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Sham Thai Marriages and Thai Marriage Visas

Transcript of the above video:

In this video, we're going to be following up on a previous video we did involving sham Thai marriages and the increasing scrutiny that's being, sort of, brought to bear with respect to Thai marriage visas. As I've stated before anecdotally, it came to my attention that last year there were actually a few just flat-out refusals to renew marriage visas on a couple of different individuals who were in Thailand on marriage visas. And it's also come to my attention that in recent months and years, Thai marriage visas generally the applications associated therewith are more heavily scrutinized to the point that there's even surprise inspections at residential addresses to ascertain whether or not the couple in question is in fact cohabiting etc.

A recent article that came to my attention from the Buriram Times, it was published July 8th 2017. The headline is “Immigration busts a ring of African and Afghan men paying 5,000 Baht for Thai wives.” To quote directly from this article, “Thai immigration in Bangkok have entrapped a gang of Nigerians and Afghans who were paying Thai women to marry men so they could get long term visas for Thailand.” They advertised for Thai women on Facebook paying just 5,000 Baht a time to register marriages. Apparently this came and I'm ceasing to quote here.

Apparently, this came about after a significant number of individuals in a singular sort of a radius of a very small area began to seek single status notification or affidavits of single status like over a hundred asked for within a relatively short period of time within a relatively geographically small area. The reason I bring this story up is not so much for the story itself but stories like this when this type of thing happens it brings to light or perhaps I should say, it causes a practical evolution in regulatory agencies, law enforcement bureaucracy, however you want to see it in a system’s ability to gauge the likelihood of sham marriages, okay specifically in this case.

But just in general, there is sort of an evolution of bureaucracies. They grow and they, sort of, almost as a system, they learn over time and this this is one of those scenarios that probably will act as something of a learning curve to immigration officials here in Thailand. I think some of the practical implication of this over the course of the next call of 6 to 12 months will be that I think that further scrutiny is going to be brought to bear on applicants for Thai marriage visas of any nationality, quite frankly. Because when this stuff happens, as I discussed with the Trump travel ban in the United States, these sort of policies or this sort of policy thinking tends to be fairly broadly based. It doesn't tend to, people don't just tend to say “well we're going to focus on Nigerians and Afghans.” That's probably not what is going to happen.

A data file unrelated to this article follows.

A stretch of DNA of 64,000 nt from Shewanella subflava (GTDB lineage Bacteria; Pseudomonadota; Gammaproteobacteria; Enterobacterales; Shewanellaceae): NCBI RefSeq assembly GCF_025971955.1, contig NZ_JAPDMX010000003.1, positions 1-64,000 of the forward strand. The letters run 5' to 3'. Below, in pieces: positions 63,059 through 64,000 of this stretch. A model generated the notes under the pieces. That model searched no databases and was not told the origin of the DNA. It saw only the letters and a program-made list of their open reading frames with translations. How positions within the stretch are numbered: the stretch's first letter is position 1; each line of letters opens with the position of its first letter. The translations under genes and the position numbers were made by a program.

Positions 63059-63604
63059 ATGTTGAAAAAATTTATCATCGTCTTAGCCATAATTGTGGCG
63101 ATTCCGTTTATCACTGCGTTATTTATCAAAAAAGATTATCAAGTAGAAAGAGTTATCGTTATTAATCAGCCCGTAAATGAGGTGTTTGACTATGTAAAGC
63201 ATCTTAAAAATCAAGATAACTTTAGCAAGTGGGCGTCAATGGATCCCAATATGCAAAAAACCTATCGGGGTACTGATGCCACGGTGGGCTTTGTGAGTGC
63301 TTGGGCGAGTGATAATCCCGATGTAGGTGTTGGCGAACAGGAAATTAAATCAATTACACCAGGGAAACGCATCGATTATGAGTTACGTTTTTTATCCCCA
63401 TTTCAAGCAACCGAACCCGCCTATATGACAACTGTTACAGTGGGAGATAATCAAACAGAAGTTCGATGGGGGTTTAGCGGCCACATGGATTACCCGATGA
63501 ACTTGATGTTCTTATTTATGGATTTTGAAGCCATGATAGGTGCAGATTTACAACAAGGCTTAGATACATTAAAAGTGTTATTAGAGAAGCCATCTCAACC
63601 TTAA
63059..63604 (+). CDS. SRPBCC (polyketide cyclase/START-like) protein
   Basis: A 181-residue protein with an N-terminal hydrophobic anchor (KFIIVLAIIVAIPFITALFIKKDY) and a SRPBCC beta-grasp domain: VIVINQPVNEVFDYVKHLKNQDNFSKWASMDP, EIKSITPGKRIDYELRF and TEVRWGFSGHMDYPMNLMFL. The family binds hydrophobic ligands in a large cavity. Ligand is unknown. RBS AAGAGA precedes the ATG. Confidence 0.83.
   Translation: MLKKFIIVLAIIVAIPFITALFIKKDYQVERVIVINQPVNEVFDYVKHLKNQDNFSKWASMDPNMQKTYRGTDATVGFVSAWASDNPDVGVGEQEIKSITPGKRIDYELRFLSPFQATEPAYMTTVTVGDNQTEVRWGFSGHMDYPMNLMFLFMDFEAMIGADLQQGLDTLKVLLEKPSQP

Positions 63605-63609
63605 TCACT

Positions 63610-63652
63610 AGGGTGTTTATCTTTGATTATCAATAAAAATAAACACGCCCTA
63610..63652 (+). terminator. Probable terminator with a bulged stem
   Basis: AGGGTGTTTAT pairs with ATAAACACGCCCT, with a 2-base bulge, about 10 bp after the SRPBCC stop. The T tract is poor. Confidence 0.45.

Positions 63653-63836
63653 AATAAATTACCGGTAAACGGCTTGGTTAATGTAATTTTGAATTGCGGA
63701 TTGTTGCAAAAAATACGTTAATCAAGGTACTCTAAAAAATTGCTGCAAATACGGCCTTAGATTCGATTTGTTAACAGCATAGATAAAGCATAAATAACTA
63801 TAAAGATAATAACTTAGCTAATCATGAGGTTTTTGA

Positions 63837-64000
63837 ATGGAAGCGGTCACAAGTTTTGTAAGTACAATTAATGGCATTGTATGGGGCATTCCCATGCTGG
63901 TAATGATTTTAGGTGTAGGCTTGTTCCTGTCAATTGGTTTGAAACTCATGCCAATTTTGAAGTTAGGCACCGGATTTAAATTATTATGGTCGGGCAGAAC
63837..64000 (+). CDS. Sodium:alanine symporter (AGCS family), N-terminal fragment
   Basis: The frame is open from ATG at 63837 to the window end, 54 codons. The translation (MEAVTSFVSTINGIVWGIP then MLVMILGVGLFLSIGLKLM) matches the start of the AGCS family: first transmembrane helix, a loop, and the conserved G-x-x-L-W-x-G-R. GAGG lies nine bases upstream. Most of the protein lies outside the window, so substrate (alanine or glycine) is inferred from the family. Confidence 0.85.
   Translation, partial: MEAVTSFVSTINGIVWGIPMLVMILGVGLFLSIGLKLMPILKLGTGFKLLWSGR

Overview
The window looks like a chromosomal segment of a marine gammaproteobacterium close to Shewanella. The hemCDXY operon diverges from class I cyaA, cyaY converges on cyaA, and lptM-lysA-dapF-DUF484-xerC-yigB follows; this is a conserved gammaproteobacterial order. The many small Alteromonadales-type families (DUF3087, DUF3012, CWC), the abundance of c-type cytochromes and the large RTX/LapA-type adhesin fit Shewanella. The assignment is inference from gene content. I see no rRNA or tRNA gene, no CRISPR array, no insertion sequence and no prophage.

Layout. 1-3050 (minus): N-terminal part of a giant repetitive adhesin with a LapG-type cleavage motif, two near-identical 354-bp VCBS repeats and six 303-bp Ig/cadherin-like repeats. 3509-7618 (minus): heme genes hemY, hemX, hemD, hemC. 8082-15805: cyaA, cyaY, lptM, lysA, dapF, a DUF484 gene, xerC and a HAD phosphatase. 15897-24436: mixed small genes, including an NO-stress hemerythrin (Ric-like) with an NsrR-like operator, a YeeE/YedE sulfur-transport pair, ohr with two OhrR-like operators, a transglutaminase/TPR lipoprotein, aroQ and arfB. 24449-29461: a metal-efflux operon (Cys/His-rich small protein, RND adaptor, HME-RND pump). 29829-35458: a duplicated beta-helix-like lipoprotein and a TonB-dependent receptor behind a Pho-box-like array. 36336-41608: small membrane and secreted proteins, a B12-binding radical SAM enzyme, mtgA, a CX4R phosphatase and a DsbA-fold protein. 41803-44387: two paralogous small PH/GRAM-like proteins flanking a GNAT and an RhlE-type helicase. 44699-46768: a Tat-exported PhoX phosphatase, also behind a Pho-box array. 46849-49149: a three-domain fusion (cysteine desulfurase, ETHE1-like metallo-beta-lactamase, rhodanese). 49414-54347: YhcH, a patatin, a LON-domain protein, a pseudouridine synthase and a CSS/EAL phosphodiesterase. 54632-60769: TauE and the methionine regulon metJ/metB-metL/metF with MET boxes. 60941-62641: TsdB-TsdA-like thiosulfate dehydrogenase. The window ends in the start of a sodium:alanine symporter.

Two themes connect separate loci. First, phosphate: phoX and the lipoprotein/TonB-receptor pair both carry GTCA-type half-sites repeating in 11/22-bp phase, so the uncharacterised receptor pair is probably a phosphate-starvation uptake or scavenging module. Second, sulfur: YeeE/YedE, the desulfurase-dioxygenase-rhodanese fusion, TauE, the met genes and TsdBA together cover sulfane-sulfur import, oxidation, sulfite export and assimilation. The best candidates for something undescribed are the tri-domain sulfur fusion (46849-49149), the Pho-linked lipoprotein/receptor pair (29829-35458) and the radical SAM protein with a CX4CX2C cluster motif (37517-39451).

What will happen is a more broadly applied scrutiny and perhaps more stringently applied investigative tactics are going to be used as a result of this. And the reason for that is it's simply easier to more broadly apply policy than to specifically apply policy because in order to specifically apply policy requires a level of analysis that may not be possible on a day to day level boost on the ground dealing with immigration. What are we talking about here? Well a lot of folks think that somebody in my position would have sort of some antagonism or something toward the immigration officers. It's quite the opposite. I'm actually rather sympathetic toward the stuff that they have to put up with in their day to day. They process a lot of cases. They deal with a lot of folks. They quite frankly are empowered and in certain cases mandated to say no and quite frankly, most people don't like to say no. And the only reason I bring this up with respect to this Nigerian Afghan sham marriage ring, I think that it's very possible to see that stuff like this will get apply, more generally more broadly across the board simply because it's easier and it's more efficient for the immigration officers to just go ahead and do that. Because doing it any other way would require a significant amount of expense in resources, time and energy. And moreover, it simply just isn't how large organizations really operate.

So the reason I bring this up is understand time marriage visas although seemingly straightforward because it's just sort of like well “I'm married to a Thai” therefore I meet the general requirements of a marriage visa although there are financial requirements etcetera. But for most folks they sort of look at it in a very straightforward way, they say “I’m married to a Thai, what's the big deal?” Well as I said, in cases like this where you've got sort of bad apples, they can cause changes to the broad base thinking of officers in later applications and in later adjudication and they can result in slower processing times, more stringent scrutiny. All of these things can be stressful and frustrating for applicants for Thai visas.